The short answer: Yes, but that shouldn’t be your goal. Going solar will undoubtedly save you money, but it doesn’t necessarily generate income. Read on to understand why.
What Does Selling Solar Power Back to the Utility Company Mean?
When people refer to selling energy back to the power company, they’re typically talking about net energy metering, which is an incentive that power companies in most have in place. Net energy metering is an important benefit to going solar because your panels will sometimes generate more energy than your home uses. Instead of going to waste, this electricity will be fed back to the power grid, and you’ll receive credits from the energy company. These credits will roll over on your energy bill and go toward your energy costs during the times when your solar system is producing less energy than what you’re using, reducing the overall cost of your power bill during the times when you’re using more power than your panels are producing.
There are some cases where real estate developers or landlords may install solar on a property and make money back by charging renters for using the power the solar system generates, but the average homeowner will not be in this situation.
Misconceptions About Selling Solar Power
The idea that you can build a solar system that generates more energy than your home uses, then use that excess energy to make money by selling surplus power back to the utility company is a myth. While net energy metering benefits you financially because it will provide you with credits that reduce the overall cost of your power bill, net energy metering is different than being reimbursed for excess power. It’s typically not worth it to build a solar system that produces so much solar power that you end up generating more energy than you will use in an entire year. You may receive a check from the power company for the excess energy that you produced and sent back to the power grid, but the dollar value of the check will often be significantly less than the actual retail value of the power you produced.
Installing extra solar panels in order to produce excess energy will cost you, especially if your roof doesn’t have enough space for additional solar panels. If your roof isn’t large enough for additional solar panels, or receives too much shade, you will need to install solar panels outside the roof—called ground mounters—in order to generate more energy. This is an additional construction project and adds complexity, and therefore increases the cost, of your solar install. Overall, the reimbursement you would receive from the power company by generating excess energy is not worth the investment you would have to make in order to generate such extra power.
However, the good news is that you will still save money by going solar—even if your solar system produces less solar than your home uses! And in doing so, you will save money by giving power back to the utility grid—just not in the way you might think. Read on to understand how you’ll benefit financially from selling energy back to the power company when you go solar.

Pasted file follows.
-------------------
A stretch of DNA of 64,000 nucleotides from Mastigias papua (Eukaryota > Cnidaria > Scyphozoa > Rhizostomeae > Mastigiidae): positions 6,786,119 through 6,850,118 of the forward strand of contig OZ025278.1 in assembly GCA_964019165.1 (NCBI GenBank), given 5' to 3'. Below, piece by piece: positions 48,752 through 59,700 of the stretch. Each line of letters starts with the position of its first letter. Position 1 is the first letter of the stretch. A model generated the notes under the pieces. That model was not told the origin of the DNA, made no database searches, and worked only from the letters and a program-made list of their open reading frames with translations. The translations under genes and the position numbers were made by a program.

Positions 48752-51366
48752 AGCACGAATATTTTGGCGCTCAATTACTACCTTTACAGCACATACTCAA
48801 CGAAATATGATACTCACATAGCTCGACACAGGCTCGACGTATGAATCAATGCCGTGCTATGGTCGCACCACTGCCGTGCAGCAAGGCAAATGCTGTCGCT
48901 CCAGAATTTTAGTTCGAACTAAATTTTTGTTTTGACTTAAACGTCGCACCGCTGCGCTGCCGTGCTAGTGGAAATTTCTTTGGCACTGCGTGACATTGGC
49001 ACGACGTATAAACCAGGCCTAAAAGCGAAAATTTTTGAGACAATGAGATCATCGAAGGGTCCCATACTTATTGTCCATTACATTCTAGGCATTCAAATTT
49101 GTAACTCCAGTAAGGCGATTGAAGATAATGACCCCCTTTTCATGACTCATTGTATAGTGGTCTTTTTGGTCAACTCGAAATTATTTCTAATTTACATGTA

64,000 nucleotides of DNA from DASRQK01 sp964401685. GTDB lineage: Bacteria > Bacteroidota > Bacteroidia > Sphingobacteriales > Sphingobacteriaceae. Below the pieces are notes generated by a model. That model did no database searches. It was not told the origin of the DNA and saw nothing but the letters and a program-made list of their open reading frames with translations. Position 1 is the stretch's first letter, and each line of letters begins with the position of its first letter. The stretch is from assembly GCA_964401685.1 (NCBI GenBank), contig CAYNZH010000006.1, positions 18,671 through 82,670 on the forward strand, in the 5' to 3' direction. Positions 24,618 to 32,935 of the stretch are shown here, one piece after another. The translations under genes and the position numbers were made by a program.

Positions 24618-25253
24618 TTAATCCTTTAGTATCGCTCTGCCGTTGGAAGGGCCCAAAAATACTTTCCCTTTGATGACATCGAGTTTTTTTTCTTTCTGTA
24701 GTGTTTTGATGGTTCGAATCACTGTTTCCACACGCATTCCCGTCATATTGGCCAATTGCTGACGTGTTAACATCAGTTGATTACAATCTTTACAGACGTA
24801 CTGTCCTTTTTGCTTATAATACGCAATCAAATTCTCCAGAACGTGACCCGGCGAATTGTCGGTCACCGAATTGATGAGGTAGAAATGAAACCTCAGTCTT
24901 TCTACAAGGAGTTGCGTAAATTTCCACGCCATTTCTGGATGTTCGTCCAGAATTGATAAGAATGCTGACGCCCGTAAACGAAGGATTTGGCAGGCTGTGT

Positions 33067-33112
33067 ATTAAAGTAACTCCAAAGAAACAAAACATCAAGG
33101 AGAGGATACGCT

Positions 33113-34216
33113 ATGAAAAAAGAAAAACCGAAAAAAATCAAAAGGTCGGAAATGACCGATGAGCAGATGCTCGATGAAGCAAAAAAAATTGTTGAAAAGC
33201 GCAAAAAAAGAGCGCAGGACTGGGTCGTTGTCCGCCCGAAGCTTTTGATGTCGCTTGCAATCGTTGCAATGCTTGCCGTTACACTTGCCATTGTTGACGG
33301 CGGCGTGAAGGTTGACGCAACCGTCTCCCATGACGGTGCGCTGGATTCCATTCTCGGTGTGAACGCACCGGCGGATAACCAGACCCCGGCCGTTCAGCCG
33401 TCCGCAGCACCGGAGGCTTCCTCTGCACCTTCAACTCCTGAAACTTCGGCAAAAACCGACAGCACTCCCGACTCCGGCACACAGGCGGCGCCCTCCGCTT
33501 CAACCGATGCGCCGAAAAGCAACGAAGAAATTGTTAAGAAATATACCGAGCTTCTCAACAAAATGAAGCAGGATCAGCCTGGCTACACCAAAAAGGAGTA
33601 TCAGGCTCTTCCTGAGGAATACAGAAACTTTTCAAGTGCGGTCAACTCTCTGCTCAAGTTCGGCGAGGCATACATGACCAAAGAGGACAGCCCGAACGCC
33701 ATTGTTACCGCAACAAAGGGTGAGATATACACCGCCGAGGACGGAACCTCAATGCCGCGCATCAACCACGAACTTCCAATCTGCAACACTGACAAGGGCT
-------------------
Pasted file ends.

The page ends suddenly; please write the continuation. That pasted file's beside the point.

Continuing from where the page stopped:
How Solar Systems Work: Production Power & Excess Power
While utility companies do have agreements to reimburse solar power owners for the electricity their solar panels generate, it is not much of a moneymaking scheme. It is an excellent money-saving strategy, however.
When you install solar panels on your home, your solar installer will likely build a system that generates slightly less energy than the total amount of energy that your home uses in a given year. The amount of energy your home consumes and the amount of energy your home’s solar system is capable of generating will be determined at the beginning of the process, once you’re working with a solar dealer (and if it’s not, make sure you get this information early on).
When you work with Smart Solar Energy Co., we provide a free comprehensive solar audit, in which we will determine the total production power of your system. Our solar audit takes into consideration your home’s annual energy usage as well as your home’s solar production power. Your production power is based on several factors, including your roof size, the type of roof your home has, the amount of sunlight your roof receives, and the orientation of your roof. All of these elements will influence the size, and therefore the production power, of your solar system.
As we mentioned above, we typically recommend that our customers opt for installing solar systems that generate slightly less power than their homes consume, and there are a few reasons for this.
Why Choose a Solar System That Generates Less Energy Than You Consume
In the Pacific Northwest, solar systems often aren’t able to generate enough power to completely meet all of the average home’s energy needs. This is because the average roof size in Oregon and Washington, combined with the amount of shade most homes in the Pacific Northwest receive, makes it impossible to install a surplus of solar panels that will generate more energy than the home uses. But this isn’t a bad thing! It’s normal, and you’ll still be generating most of your power with clean energy and saving a significant amount of money.
Some power companies are changing their net energy metering incentives. Currently, most power companies in Oregon and Washington offer a one-to-one rebate for solar credits. However, there is a growing trend in the industry in which net energy metering incentives are changing, and some power companies are beginning to provide credits that are worth less energy the actual amount of solar power that’s given back to the grid. So, the value of the credits is less than the true value of the solar energy your home is producing.